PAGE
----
Cornell GLI Releases Report on Employment and Economic Impacts of Tar Sands Spills
Cornell GLI’s new briefing paper, The Impact of Tar Sands Pipeline Spills on Employment and the Economy, examines the potentially negative impacts of tar sands oil spills on employment and the economy along the proposed route for the Keystone XL, focusing mainly on the agriculture and tourism sectors. The report also highlights Michigan’s Kalamazoo River spill in 2010- the largest tar sands oil spill in the U.S.
Main Findings include:
- The negative impacts on employment and the economy of tar sands pipelines like the Keystone XL have largely been ignored. To date, a comprehensive risk assessment for the proposed Keystone XL pipeline oil spill has not been conducted.
- The Keystone XL pipeline would cut through America’s breadbasket. Farming, ranching, and tourism are major sources of employment along the Keystone XL pipeline’s proposed route.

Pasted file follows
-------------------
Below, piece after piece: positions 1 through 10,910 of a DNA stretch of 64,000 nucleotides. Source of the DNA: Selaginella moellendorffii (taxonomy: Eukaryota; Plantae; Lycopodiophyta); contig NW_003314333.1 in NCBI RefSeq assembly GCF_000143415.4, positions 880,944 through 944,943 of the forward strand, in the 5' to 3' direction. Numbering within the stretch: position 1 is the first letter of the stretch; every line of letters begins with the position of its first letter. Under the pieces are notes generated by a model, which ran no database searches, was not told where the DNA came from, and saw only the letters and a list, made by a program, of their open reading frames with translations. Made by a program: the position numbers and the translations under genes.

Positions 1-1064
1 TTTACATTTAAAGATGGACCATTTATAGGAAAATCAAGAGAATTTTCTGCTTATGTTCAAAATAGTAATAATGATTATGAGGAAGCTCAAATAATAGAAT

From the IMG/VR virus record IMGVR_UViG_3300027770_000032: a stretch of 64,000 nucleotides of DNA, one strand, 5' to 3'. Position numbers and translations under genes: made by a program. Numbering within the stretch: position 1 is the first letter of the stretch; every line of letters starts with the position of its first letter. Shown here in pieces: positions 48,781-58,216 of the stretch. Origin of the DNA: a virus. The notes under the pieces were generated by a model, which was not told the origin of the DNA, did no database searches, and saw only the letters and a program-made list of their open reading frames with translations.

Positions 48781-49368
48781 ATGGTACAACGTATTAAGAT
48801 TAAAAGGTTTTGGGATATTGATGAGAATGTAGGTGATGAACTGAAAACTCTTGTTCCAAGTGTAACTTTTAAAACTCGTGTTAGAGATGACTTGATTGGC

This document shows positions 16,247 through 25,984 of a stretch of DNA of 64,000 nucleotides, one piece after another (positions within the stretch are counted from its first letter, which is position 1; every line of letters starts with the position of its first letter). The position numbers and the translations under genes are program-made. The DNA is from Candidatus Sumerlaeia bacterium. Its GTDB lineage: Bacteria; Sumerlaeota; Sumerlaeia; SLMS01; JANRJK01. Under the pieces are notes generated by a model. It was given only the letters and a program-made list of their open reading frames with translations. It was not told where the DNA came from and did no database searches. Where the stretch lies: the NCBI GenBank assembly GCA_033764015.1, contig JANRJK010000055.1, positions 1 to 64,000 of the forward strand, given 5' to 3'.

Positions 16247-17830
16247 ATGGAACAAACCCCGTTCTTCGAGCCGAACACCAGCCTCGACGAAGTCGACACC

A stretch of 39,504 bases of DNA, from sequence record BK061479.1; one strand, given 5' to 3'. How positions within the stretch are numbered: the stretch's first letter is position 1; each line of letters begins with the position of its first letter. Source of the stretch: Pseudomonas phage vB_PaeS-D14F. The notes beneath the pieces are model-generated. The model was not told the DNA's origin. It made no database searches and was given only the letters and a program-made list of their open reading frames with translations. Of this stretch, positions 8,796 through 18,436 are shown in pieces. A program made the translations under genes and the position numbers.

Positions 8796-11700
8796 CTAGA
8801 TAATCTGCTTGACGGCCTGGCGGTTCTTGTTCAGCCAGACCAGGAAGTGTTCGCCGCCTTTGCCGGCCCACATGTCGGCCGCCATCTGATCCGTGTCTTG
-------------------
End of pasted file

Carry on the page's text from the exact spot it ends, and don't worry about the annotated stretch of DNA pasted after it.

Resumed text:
- Many of the land areas and bodies of water that Keystone XL will cross provide recreational opportunities vital to the tourism industry.
- Recent experience has demonstrated that tar sands spills pose additional dangers to the public and present special challenges in terms of clean up. The Kalamazoo River tar sands spill affected the health of hundreds of residents, displaced residents, hurt businesses, and caused a loss of jobs.
- Renewable energy provides a safer route to creating new jobs and a sustainable environment.
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